15 TV Shows That Were Ahead of Their Time
Though TV is, ultimately, entertainment, many series have had a lasting affect on audiences. TV shows that tried new things or predicted future technology are often met with a mixed response, but oftentimes, shine through in hindsight as pioneers of the small screen.
The following series, listed in chronological order based on their premiere date, did something that set them apart, cementing their place in pop culture history. Whether they launched a franchise legacy that spanned generations or were simply not appreciated for what they had to offer, here are just some of the TV shows that broke barriers in their time.
1. I Love Lucy (1951)
When I Love Lucy premiered, it was one of the first shows to feature a woman as the title character. Still considered one of the greatest series of all time, it broke countless barriers in its six-season run.
Among its many achievements, I Love Lucy was the first scripted show shot in front of a live studio audience, employing three cameras instead of the usual one. It featured a multi-ethnic relationship, which was undoubtedly controversial at the time. Another distinction was the show’s depiction of Lucille Ball’s real-life pregnancy, which was written into the show and made to match the actress’ experience almost exactly. This was done in a period when the word “pregnant” wasn’t even allowed to be spoken on TV.
2. The Twilight Zone (1959)
Almost any sci-fi entertainment you see today was likely impacted in some way by The Twilight Zone, but none more than Black Mirror, which adopted a similar anthology format to tell horrifying tales of technology gone wrong. But Rod Serling’s original series was so much more than that, and its impact on popular culture can’t be understated.
Need proof? The 156-episode fledgling series spawned films, games, comic books, stage productions, and a Disney theme park attraction. It continues to impact the entertainment world today, with both a film and a third revival series in the works. But perhaps its largest contribution is the surprisingly poignant insight it offered into the future, much of which we can look back on as a warning.
3. Star Trek franchise (1966)
When it comes to futuristic technology, no show is comparable to Star Trek. After all, the franchise began in 1966 with the original series, and has only become more accurate with The Next Generation, Voyager, and likely, the upcoming Discovery.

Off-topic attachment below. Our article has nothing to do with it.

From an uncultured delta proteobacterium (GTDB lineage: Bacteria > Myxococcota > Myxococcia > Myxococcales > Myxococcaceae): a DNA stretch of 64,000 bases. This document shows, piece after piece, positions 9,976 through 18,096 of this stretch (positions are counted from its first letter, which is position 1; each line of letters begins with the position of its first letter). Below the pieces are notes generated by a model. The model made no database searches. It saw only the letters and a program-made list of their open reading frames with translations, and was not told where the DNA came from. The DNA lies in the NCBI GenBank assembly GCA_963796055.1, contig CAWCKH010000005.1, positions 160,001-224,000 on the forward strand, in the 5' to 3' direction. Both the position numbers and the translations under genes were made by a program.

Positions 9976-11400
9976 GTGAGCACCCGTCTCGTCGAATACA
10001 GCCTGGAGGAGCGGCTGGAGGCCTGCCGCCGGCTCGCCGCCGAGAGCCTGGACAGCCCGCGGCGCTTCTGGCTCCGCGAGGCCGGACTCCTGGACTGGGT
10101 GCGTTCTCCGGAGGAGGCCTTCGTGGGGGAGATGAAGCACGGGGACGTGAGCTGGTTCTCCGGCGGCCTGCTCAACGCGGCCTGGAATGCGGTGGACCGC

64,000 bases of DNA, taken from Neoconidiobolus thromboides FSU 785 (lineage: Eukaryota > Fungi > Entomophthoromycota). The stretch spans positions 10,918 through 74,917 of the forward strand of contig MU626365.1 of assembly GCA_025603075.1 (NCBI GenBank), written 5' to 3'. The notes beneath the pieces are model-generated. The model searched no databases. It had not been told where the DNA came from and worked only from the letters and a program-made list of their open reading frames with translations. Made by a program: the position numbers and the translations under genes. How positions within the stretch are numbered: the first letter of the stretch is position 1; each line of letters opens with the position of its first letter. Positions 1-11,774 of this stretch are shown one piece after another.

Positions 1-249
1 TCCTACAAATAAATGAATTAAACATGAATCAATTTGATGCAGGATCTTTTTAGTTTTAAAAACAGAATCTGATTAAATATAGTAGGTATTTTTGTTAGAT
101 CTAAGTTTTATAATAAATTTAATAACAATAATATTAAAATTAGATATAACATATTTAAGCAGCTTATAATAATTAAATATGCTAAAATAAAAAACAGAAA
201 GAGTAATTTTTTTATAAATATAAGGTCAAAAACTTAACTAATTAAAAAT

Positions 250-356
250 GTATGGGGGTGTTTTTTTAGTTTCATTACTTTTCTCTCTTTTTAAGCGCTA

But high-tech gadgets aside, Trek paved the way on other fronts. The original series featured one of the first interracial kisses shown on American TV, between Captain Kirk and Uhura, and this was just one of many instances of political commentary made by the show’s creator, Gene Roddenberry.
4. All in the Family (1971)
Another sitcom still remembered as one of the greatest, All in the Family was a simple premise that meant a lot to many people. Besides winning numerous Emmys and Golden Globes, it was an early depiction of a blue-collar family, and addressed the most relevant issues of the time.
The series went on to influence plenty of other series, but most notably, it led to several spinoffs — two of which were so successful that they led to their own spinoffs. While Maude was a landmark series for women’s liberation, The Jeffersons did its own important work as a representation of an African-American family. To date, it’s hard to find another show that could match such a legacy.
5. Degrassi franchise (1987)
In the age of after-school specials, one series had persistence: the Canadian Degrassi franchise. With its various iterations, Degrassi has managed to continuously keep up with the times while still maintaining the same core structure and values aimed at preteens and teenagers.
Though the series technically began with The Kids of Degrassi Street in 1979, the show isn’t considered part of the same canon, so it’s Degrassi Junior High that really kicked off the pattern. Despite a 10-year break between Degrassi High and the Degrassi: The Next Generation reboot, nothing major changed. The series always aimed to show seemingly realistic teenagers facing both difficult and everyday issues, including sex, drugs, violence, domestic disputes, bullying, and much more.
The fact that the franchise is still around today (now in its fourth iteration, Degrassi: Next Class, on Netflix), continues to recycle storylines, and faces little direct competition, shows that many of the themes are timeless, and no one does it quite like Degrassi.
6. The Simpsons (1989)
Though cartoons for a more adult audience are in abundance today, this wasn’t the case in the 1980s. Nearly three decades ago, Matt Groening took his animated shorts from The Tracey Ullman Show and turned them into what is now the longest-running scripted primetime series in the U.S.
Despite its simple premise surrounding a dysfunctional family, The Simpsons remains a cultural phenomenon. It seemingly predicted the future regarding a Trump presidency, but beyond that, the series is responsible for words and phrases that have become part of our normal vernacular, and set an almost impossible standard for the animated shows that have followed it. Additionally, most of The Simpsons themes are timeless, giving it distinctive re-watch value.
7. The Real World (1992)
Reality TV is a staple of American programming today, but that wasn’t always the case. A little channel called MTV known at the time for airing music videos, created a revolution with The Real World, a series featuring a group of ordinary young men and women who live together for a period of time, despite not knowing one another.
Who would have thought this would be such a hit? The show’s reliance on real issues that mattered to its Generation X viewers was ultimately its main appeal. The third season of the series in particular, hit a note with the zeitgeist of the time, when cast member Pedro Zamora, one of the first openly gay men with AIDS on TV, succumbed to his illness shortly after filming. Though the series has been criticized for being allegedly scripted (a claim it has embraced in recent years), the early seasons were a noteworthy part of ‘90s pop culture.
8. Hey Arnold! (1994)